A 27-year-old, otherwise healthy female, presented with a circumscribed inflammatory lichenoid skin reaction in an older tattoo on her foot that developed about 3 weeks after completion with red ink. The reaction was limited to those areas tattooed red but persistent [Figure 1]a and b.
Figure 1: Persistent lichenoid reaction to red ink. (a) Overview, (b) detail

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Patch testing was not possible as the ink could not be identified. Based on clinical findings, the reaction was classified as persistent inflammatory foreign body reaction, although an allergic reaction to red ink components was suspected. Topical corticosteroids were prescribed.

   Granulomas followed by acute facial edema Top

A 45-year-old female presented with pruritic nules in a pre-existent black permanent tattoo that developed within 2 weeks after color-correction using a red ink [Figure 2]a. She was treated with topical corticosteroids but stopped regular use after partial remission. Within another week, she presented with an acute facial edema [Figure 2]b. Systemic corticosteroids were prescribed and remission was seen the next week.
Figure 2: (a) Granulomatous reaction, followed by (b) delayed facial edema

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   Granulomas with persistent edema and scarring alopecia Top

A 62-year-old, insulin-dependent diabetic female developed granulomas and glabellar edema with delayed scarring alopecia of the eyebrow 3 years after tattooing for eyebrow permanent make-up [Figure 3]a and b. Histopathological examination of a deep skin biopsy revealed epithelioid granulomas of the whole dermis and giant cells of both the Langhans and foreign body-type accompanied by perivascular and interstitial lympho-histiocytic inflammatory infiltrates. A polymerase chain reaction (PCR) for atypical mycobacteria was negative. Acid fast bacteria were not found. Laboratory investigations showed an increased concentration of angiotensin-converting enzyme of 124.0 U/L (normal range: 8-53). T-SPOT tuberculosis test was negative. Thoracic X-ray was unremarkable.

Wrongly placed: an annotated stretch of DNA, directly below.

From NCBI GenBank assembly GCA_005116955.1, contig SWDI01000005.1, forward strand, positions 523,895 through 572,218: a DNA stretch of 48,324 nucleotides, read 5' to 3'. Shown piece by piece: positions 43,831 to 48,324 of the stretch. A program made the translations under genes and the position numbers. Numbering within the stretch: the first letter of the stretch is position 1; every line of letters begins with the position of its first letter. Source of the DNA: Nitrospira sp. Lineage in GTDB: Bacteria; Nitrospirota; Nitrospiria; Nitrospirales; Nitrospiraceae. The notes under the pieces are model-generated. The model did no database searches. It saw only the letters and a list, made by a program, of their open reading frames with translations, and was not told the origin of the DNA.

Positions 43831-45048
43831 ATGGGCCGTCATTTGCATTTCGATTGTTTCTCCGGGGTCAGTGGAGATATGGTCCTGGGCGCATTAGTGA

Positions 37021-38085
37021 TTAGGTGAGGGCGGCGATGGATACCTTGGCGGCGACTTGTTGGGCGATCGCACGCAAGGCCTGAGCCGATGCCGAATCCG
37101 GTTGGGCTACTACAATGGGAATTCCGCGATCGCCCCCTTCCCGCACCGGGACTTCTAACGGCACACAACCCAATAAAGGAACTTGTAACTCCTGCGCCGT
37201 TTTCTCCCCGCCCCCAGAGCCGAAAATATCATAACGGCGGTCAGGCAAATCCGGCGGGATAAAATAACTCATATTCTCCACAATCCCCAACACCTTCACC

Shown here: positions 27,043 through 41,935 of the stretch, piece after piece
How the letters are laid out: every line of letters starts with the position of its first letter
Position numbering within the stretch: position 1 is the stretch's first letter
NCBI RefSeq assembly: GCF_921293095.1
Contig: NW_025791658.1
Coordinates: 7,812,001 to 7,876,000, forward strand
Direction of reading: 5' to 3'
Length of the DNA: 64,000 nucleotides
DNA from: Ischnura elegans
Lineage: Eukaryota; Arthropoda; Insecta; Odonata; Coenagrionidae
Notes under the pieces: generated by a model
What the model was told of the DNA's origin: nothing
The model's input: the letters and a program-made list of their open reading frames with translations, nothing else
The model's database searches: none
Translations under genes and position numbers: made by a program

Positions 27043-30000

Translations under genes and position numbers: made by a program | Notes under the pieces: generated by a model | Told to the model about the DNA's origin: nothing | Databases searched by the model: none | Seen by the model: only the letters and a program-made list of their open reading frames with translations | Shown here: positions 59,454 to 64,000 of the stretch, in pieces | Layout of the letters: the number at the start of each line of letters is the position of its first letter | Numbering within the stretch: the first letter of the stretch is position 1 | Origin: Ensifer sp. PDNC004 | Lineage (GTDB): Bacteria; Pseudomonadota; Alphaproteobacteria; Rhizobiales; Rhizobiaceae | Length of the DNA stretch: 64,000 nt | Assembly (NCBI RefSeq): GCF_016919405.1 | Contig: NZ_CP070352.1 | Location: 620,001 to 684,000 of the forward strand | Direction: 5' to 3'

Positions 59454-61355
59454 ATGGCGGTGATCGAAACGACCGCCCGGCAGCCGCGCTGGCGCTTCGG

The diagnosis of sarcoidal reaction after permanent tattooing was made. Topical betamethasone cream was prescribed with delayed response.
Figure 3: (a) Granulomatous reaction, followed by (b) scarring alopecia

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   Persistent inflammatory granulomatous reaction with erythema nodosum Top

A 17-year-old healthy female presented with a severe partly bullous inflammatory reaction with marked circumscribed edema, shivering, nausea and vomiting a couple of days after tattooing with a red ink [Figure 4]a. She had had a black tattoo for months without any adverse events.
Figure 4: (a) Intense inflammatory reaction to red ink, followed by (b) erythema nodosum

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Patch test with German standard series, textile dyes, leather, dental materials and topical compounds were all negative. A diagnostic biopsy demonstrated a dermal granulomatous reaction with some foreign body-type giant cells and macrophages accompanied by a dense lymphohistocytic inflammatory infiltrate.

We prescribed topical corticosteroids and topical calcineurin inhibitor tacrolimus 0.1% ointment with delayed response.

Two months later, she developed general malaise with painful nodules on the pretibial lower legs with raised temperature (between 38 and 39°C) [Figure 4]b. Laboratory investigations demonstrated elevated C-reactive protein of 27.5 mg/L (normal range <5), and the blood sedimentation rate was 58 in the first hour. Thoracic X-ray was unremarkable.